Matt Lauer’s firing may jeopardize his New Zealand property

New Zealand's definition of a home buyer with good character may not jive with sexual harassment allegations

New York Weekend Edition /
Dec.December 02, 2017 10:55 AM

(Credit: photo of Lauer by David Shankbone/Wikimedia Commons; photo of southern New Zealand by Jorge Royan)

The country down under requires foreign buyers to pass a good-character test, which Matt Lauer did earlier this year when purchasing his 16,000-acre ranch, but now the decision is being reviewed due to allegations of sexual harrassment that landed the former ‘Today’ show host unemployed this week.

Foreign buyers and the good-character test is overseen by New Zealand’s Overseas Investment Office; the agency is currently in talks with Lauer’s representative over the property, according to the New York Times.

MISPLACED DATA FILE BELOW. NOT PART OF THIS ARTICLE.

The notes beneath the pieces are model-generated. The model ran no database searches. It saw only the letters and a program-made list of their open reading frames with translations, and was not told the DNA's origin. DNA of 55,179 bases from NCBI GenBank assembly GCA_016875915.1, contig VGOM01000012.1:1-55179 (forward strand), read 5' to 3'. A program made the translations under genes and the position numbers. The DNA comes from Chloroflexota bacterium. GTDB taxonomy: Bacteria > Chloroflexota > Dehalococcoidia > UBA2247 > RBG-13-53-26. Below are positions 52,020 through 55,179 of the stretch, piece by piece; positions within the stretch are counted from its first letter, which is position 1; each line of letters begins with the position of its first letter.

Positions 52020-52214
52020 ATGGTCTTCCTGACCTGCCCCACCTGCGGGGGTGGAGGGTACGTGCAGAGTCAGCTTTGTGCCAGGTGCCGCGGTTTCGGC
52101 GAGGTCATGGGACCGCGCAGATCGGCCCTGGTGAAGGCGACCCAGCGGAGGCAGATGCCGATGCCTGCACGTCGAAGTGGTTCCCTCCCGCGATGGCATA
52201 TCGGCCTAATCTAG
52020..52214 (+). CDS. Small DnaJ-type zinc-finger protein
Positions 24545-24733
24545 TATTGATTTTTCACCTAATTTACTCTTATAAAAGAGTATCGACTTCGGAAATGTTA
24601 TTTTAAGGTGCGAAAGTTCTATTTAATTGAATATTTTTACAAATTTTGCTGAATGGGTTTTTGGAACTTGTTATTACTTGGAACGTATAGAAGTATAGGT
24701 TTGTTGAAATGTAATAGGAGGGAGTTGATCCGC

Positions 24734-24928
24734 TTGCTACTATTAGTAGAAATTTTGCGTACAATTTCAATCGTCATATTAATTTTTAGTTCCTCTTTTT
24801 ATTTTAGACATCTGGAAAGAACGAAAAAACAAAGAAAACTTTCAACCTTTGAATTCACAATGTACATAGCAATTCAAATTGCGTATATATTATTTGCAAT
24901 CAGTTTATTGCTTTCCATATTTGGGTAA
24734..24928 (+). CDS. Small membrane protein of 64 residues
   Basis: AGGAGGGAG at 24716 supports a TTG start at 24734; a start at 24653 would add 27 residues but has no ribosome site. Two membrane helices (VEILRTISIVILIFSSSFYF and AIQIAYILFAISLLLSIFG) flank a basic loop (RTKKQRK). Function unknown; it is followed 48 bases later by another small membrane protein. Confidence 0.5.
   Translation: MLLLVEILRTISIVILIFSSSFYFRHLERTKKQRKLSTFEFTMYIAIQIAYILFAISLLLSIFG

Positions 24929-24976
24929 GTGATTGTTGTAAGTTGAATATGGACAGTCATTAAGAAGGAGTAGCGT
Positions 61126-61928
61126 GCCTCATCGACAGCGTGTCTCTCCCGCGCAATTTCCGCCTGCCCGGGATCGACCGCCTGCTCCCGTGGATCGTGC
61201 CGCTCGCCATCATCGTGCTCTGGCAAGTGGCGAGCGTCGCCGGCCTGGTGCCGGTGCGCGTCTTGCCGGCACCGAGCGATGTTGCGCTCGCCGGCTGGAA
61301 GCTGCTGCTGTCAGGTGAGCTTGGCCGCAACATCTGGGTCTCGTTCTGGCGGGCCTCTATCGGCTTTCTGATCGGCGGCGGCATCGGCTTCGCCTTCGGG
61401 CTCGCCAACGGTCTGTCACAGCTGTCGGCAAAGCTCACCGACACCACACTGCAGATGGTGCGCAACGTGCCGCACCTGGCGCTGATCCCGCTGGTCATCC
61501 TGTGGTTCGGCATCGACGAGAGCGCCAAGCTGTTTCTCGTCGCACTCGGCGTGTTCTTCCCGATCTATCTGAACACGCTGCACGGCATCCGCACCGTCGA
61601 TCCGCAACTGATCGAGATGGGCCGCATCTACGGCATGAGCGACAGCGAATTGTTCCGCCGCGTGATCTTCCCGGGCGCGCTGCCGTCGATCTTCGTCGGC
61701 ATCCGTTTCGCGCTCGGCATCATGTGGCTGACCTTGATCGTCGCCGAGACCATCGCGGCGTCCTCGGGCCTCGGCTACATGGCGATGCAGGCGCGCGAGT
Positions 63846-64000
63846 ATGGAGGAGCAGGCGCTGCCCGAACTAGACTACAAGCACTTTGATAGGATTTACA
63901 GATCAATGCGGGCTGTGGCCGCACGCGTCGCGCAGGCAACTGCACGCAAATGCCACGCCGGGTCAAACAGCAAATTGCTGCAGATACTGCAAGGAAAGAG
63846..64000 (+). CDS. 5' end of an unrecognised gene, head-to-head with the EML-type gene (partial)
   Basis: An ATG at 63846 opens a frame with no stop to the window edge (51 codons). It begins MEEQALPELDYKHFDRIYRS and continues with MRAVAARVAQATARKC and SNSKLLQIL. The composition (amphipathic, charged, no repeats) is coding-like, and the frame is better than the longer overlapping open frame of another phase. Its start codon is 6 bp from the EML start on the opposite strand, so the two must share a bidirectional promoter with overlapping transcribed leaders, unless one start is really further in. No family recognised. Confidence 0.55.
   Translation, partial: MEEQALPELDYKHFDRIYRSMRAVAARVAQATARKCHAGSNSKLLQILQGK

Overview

The test is meant to ensure the country that its overseas real estate investors are worthy to be “granted the privilege of owning or controlling sensitive New Zealand assets.”

The agency takes into account any previous run-ins with the law — whether or not a conviction was made — including incidences where the potential buyers was a stakeholder in the offending corporate entity, though a minimum 25 percent ownership was required. The agency also states explicitly it reserves the right to consider any factor it deems relevant, such as, evidently, sexual harassment.

Lauer’s ranch, bought in February with his wife amid local controversy for cutting off public access to waterfront, is called Hunter Valley Station and has an estimated market value of $9.2 million.

High home prices in the market have created political hostility to foreign investment, with a new requirement for foreign owners of farmland to show “tangible benefit” coming into effect this month, and all-out ban of purchases by non-residents expected next year.

[NYT] — E.K. Hudson


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